District general manager Denis Mulligan wrote a note honoring Simpson-Woodson, who retired on Sep. 1, 2012 after joining the district in 1987 as a part-time bus operator. She became fulltime in 1991.

According to the retirement announcement, Simpson-Woodson also served as a union official during her tenure and was named “Employee of the Month” in January 1997. She also trained new employees.

Her husband also worked for the district as a bus operator. Other background about Simpson-Woodson in the director’s note included that she was a San Francisco native who went to Washington High School in the Richmond District who went on to study sociology and economics at Sonoma State University. She had one son, who is an attorney.

Mulligan said Simpson-Woodson’s hobbies were fast cars, motorcycles, hiking, skateboarding and boogie boarding and that her retirement plans back in 2012 included joining the South End Rowing Club in the San Francisco Bay, learning golf and archery, and traveling to San Diego
to visit her son and family.

He also mentioned her plans to travel often to Oregon where she owned property and taking her motorcycle on other trips around the country and beyond.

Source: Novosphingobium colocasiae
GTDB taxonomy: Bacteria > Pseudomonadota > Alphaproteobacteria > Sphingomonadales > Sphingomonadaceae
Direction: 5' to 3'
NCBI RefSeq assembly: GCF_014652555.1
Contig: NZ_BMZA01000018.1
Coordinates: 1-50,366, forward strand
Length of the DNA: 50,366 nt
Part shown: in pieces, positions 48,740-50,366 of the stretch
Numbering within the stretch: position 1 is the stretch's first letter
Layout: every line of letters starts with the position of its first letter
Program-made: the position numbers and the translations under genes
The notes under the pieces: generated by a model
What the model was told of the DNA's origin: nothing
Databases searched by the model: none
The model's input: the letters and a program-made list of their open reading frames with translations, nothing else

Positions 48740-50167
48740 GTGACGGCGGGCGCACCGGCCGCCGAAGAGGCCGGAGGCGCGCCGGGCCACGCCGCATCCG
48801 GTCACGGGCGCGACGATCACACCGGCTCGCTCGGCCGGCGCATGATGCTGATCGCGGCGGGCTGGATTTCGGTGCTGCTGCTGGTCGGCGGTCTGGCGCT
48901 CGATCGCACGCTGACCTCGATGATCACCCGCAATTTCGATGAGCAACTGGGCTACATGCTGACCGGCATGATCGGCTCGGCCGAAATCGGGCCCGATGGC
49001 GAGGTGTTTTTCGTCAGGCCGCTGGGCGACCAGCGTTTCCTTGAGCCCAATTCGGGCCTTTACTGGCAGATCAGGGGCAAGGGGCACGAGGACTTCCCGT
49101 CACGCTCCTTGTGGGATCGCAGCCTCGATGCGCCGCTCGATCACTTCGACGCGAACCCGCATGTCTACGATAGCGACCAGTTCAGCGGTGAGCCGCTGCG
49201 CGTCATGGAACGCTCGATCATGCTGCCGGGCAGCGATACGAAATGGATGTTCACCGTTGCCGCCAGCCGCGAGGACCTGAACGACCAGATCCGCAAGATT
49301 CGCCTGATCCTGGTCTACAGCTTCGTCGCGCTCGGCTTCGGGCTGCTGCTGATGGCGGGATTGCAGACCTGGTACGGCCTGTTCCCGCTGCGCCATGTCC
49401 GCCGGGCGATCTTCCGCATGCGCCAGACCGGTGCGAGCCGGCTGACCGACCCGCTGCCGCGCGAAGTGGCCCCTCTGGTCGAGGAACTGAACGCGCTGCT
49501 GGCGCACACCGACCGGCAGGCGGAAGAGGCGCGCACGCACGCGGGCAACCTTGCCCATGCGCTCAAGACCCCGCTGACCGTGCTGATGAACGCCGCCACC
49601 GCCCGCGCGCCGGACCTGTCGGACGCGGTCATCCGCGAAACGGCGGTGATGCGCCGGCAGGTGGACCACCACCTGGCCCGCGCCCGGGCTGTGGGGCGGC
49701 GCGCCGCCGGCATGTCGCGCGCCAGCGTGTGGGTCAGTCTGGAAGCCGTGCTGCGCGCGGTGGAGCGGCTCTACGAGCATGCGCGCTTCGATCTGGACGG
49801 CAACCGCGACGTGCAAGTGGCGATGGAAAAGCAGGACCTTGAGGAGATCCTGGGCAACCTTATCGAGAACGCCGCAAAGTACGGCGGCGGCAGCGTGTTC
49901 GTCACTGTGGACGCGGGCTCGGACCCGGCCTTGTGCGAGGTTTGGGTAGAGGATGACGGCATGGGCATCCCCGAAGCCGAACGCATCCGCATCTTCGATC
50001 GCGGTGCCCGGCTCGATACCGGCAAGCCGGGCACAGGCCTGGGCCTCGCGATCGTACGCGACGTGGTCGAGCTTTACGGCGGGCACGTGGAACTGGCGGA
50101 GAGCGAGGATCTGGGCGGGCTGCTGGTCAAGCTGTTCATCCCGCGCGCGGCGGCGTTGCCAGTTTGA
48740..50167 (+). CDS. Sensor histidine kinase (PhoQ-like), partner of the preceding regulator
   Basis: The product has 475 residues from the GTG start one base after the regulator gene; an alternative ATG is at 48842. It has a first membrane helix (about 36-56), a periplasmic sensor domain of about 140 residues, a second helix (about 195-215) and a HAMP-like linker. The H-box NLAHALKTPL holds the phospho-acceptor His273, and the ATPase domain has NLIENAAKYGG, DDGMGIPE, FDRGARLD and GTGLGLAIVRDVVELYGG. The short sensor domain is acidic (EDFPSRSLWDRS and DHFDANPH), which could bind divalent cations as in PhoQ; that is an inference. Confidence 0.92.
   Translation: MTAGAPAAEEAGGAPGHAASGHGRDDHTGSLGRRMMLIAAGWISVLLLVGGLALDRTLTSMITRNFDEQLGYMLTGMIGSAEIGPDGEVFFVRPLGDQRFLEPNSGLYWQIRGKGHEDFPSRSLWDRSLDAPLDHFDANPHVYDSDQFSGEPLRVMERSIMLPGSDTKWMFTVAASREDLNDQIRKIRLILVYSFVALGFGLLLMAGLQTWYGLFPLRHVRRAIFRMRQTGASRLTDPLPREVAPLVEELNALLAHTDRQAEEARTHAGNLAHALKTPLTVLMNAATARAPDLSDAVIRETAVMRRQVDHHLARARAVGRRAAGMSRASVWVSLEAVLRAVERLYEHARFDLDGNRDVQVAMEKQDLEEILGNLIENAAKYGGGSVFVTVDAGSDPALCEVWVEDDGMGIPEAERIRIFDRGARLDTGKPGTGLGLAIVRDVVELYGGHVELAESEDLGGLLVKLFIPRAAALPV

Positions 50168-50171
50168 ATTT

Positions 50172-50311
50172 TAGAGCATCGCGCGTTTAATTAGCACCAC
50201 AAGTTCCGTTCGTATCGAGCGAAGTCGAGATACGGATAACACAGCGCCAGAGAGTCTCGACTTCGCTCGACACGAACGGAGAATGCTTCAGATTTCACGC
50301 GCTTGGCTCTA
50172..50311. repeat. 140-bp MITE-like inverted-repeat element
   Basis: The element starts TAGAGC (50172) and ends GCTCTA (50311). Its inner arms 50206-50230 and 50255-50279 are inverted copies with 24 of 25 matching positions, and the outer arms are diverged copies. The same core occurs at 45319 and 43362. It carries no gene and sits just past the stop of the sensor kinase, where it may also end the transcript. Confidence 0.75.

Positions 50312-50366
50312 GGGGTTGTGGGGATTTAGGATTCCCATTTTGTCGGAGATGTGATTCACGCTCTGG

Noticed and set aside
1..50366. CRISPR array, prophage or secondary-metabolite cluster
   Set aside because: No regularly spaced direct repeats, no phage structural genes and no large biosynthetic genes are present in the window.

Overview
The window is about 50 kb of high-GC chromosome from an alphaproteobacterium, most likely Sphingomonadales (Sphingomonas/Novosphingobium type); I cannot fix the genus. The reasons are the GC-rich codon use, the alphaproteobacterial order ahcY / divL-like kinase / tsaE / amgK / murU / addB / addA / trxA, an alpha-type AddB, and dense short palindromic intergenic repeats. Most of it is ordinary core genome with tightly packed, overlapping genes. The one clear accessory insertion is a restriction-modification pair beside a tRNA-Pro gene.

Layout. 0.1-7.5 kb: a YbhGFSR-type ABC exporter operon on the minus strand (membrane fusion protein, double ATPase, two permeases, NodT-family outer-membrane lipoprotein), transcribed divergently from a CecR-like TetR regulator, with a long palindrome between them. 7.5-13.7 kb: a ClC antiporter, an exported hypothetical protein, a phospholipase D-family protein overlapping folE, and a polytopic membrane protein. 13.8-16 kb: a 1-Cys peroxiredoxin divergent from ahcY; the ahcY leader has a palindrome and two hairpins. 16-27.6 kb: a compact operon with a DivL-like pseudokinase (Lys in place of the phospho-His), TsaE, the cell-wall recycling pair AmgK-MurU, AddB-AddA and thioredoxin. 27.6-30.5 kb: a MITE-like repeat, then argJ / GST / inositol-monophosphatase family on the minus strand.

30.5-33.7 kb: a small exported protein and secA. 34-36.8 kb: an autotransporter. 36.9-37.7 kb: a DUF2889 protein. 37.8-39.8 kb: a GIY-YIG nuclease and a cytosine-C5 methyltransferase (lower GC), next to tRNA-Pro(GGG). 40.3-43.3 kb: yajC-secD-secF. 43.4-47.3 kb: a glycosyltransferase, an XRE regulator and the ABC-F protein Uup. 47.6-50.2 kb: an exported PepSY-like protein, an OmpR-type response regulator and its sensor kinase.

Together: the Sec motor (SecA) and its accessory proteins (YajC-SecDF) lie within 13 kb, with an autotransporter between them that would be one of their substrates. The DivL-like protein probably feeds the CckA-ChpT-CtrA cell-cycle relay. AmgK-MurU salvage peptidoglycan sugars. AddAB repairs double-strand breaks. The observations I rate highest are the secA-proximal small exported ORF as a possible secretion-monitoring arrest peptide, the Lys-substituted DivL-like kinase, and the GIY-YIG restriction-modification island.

Sasha Lekach, Bay City News

Audience Erupts Into Cheers As Funding To Build Suicide Net For Golden Gate Bridge Is Approved

The Golden Gate Bridge Highway and Transportation District board of directors unanimously voted this morning to approve funding to build a suicide net on the Golden Gate Bridge.

All 19 board members approved the $76 million funding plan following an emotional public comment session at the administration building on the San Francisco end of the bridge.

Read the project documents here

Dozens of family members of suicide victims brought photos and shared stories about their loved ones who jumped to their death and urged the board to approve building the barrier after years of discussion.

State Assemblyman Tom Ammiano, D-San Francisco, also shared his support for the net, which he said would be a “tribute to those who did jump.”

He said he has been a longtime advocate for the suicide barrier because of the families affected by suicide.
Campos called the board’s vote a “proud moment” in the 77-year history of the bridge.